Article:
CA 911 Dispatchers Cut Screening, Take Longer To Answer Calls


California Highway Patrol dispatchers took longer in January to answer 911 calls, with centers that handle nearly two-thirds of the state’s cell phone traffic failing to meet minimum national standards for getting to a call within 10 seconds, reports the Sacramento Bee. Nearly 20 percent of the Sacramento dispatch center’s calls went unanswered for more than 10 seconds. National standards say dispatchers should answer 90 percent of their calls within that time. Officials say the sudden drop-off in service is the result of eliminating a screening system at busier dispatch centers. More accidental 911 calls – made by people inadvertently hitting a pre-programmed button on their cell phones – are getting through, meaning dispatchers have more calls to answer.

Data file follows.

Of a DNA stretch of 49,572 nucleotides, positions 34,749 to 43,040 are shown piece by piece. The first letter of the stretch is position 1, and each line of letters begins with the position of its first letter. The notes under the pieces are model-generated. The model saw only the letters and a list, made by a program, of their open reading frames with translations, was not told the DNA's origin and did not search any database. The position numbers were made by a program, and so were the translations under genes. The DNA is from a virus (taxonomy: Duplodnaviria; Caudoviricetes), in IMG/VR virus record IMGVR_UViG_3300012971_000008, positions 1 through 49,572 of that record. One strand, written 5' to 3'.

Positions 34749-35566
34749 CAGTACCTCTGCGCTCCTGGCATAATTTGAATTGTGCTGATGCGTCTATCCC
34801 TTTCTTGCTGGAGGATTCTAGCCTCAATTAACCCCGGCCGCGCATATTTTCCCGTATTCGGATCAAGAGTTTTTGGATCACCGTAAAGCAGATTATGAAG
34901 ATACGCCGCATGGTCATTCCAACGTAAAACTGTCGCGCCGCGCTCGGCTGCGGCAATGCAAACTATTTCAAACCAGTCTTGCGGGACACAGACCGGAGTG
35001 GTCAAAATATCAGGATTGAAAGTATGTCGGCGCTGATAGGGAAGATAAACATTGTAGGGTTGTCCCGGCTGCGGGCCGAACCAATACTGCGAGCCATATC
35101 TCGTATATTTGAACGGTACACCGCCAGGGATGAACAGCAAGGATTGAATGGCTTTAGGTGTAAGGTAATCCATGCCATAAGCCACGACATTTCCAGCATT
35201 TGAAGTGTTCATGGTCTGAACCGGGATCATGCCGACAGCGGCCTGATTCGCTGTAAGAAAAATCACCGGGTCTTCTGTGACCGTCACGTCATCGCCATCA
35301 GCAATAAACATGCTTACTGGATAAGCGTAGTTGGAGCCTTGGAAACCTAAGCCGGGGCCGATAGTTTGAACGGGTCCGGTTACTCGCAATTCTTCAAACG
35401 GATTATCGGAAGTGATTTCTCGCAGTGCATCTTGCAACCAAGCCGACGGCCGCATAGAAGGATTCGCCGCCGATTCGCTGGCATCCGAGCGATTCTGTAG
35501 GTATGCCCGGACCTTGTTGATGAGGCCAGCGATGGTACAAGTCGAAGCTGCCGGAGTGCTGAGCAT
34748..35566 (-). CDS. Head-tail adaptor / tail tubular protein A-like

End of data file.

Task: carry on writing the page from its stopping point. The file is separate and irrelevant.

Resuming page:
Some experts fear that the situation will continue to deteriorate. The source of the added concern is Gov. Arnold Schwarzenegger’s state employee furlough plan. It went into effect in February, calling for most state employees, including dispatchers, to take two days off without pay each month through June 2010. “If they’re furloughing dispatchers, that’s crazy,” said Charles Cullen, outgoing president of the California chapter of the National Emergency Number Association and director of technical services for the Palo Alto Police Department. “You’re lessening crucial services to the public. It doesn’t make any sense at all, particularly in a system that is already overburdened.”

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